Patience is a Virtue: Ask any P.A.C.K. Mentor

By De’Nair Adams

As a mentor in People Assisting others with Care and Kindness or P.A.C.K. as we call it, I learned more about myself than the two students I mentored.  Above all, I learned patience.  

If you know me, “patience” is not the first trait that would come to mind when describing me, yet patience is the gift I earned from mentoring.

Whether a student is autistic, cognitively impaired, or faces emotional issues, they deserve  every chance to thrive in school.  Our P.A.C.K. teacher, Ms. Moore, pairs mentors with students who may need an extra boost in class both academically and socially.

As a mentor, my class is whatever class my P.A.C.K. student needs me in and over the last two years, I had the pleasure with working with two different students.

I was nervous at first thinking, “who am I to help this kid?  I am a kid myself.”   Once I was able to break down some walls, I immediately took a liking to my first P.A.C.K. student  because he was funny, kind, and full of energy. In order for me to see those traits, I had to get my shy student to talk to me.  He did not like talking to other people and when he had to speak to others, he would often mumble. My method for getting him to speak up was to portray mock sadness when I could not hear him.  When I would do that, he would often laugh and speak up to me. When he got comfortable with me, we ended up having a blast together and became very good friends. He often sits with me at lunch and we talk to each other in the hallways.  After we got done with our semester together, I noticed that he now likes to talk much louder and has fun with other students at Thurston.  I honestly felt like a proud dad when I would see him making friends and talking with other kids.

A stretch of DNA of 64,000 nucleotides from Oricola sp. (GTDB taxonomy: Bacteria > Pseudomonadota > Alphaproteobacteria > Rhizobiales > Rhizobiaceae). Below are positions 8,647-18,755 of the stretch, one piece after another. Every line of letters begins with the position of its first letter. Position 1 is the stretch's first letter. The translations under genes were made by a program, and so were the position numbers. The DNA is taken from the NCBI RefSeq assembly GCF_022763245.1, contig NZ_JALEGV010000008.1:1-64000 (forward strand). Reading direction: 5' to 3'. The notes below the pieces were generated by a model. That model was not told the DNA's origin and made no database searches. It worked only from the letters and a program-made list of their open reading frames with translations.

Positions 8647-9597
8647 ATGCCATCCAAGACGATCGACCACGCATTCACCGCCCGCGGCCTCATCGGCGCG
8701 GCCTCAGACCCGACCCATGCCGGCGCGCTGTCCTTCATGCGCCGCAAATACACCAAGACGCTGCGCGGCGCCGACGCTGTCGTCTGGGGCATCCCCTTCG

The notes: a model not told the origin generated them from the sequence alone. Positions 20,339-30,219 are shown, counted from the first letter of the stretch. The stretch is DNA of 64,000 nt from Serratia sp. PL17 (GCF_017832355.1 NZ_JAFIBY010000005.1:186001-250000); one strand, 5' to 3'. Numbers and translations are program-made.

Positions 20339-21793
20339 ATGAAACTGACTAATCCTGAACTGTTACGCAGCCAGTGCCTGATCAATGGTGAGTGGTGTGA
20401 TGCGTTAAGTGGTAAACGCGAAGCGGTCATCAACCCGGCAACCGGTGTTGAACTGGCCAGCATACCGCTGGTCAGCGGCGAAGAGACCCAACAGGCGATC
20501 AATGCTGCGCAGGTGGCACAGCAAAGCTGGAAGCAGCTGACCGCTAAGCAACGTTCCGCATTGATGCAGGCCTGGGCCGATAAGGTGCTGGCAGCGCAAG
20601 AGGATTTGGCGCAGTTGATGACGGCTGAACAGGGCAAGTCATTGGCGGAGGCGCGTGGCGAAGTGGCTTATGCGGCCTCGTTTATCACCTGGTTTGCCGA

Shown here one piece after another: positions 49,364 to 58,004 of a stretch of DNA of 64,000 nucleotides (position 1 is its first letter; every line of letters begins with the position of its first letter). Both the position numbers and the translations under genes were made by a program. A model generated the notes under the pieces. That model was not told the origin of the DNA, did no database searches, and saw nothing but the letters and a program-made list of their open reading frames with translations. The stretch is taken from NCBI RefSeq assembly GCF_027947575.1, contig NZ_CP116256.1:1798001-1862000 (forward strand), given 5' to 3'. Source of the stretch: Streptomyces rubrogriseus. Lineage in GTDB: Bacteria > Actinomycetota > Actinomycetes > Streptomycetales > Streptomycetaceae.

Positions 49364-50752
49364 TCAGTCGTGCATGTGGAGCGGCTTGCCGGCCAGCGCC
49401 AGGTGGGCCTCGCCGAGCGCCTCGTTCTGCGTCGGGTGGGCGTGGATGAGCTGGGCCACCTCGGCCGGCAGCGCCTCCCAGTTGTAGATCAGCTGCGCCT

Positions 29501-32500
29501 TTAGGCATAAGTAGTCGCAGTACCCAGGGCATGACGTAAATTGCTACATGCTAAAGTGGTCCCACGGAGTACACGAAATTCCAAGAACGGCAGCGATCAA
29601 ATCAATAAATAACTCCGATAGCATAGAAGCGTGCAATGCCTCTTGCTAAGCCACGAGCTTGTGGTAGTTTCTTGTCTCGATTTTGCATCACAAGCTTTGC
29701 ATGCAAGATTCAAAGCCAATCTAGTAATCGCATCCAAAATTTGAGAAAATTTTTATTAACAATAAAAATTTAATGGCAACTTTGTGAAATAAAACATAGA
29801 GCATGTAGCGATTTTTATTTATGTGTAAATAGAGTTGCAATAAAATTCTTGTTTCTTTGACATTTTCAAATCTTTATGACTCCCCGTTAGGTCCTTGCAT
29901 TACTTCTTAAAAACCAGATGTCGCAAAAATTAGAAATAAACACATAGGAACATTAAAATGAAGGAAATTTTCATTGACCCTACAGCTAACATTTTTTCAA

This last semester was more challenging.  I felt like it was going to be a hot mess.  My new student and I  had gym class together and we initially started off a little rocky. He often complained when he had to play sports and could honestly be insulting.  We got into spats and he did not appreciate me telling him what to do.  In no way was this a shy kid.   At first, I stooped to that level.  I soon learned that praise and encouragement is what he needed.  Overall, it was a good experience for the both of us.

My two experiences with P.A.C.K. were very different.  I might say the first experience was much easier, but in the end, these kids are often misunderstood and deserve a fair shot with people, all it takes is a little patience.